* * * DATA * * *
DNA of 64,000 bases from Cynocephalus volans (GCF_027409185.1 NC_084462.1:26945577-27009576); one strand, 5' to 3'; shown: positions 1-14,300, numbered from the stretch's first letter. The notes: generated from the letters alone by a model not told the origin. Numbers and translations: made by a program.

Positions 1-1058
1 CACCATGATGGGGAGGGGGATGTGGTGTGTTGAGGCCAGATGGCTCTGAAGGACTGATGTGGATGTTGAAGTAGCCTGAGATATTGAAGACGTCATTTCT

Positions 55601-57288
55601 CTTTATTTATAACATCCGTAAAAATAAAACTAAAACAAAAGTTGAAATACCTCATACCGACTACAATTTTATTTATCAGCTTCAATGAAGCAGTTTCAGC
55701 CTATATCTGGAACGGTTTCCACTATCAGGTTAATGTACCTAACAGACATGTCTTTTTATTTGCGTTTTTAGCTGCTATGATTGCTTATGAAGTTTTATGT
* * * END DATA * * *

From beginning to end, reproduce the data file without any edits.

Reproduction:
DNA of 64,000 bases from Cynocephalus volans (GCF_027409185.1 NC_084462.1:26945577-27009576); one strand, 5' to 3'; shown: positions 1-14,300, numbered from the stretch's first letter. The notes: generated from the letters alone by a model not told the origin. Numbers and translations: made by a program.

Positions 1-1058
1 CACCATGATGGGGAGGGGGATGTGGTGTGTTGAGGCCAGATGGCTCTGAAGGACTGATGTGGATGTTGAAGTAGCCTGAGATATTGAAGACGTCATTTCT

Positions 55601-57288
55601 CTTTATTTATAACATCCGTAAAAATAAAACTAAAACAAAAGTTGAAATACCTCATACCGACTACAATTTTATTTATCAGCTTCAATGAAGCAGTTTCAGC
55701 CTATATCTGGAACGGTTTCCACTATCAGGTTAATGTACCTAACAGACATGTCTTTTTATTTGCGTTTTTAGCTGCTATGATTGCTTATGAAGTTTTATGT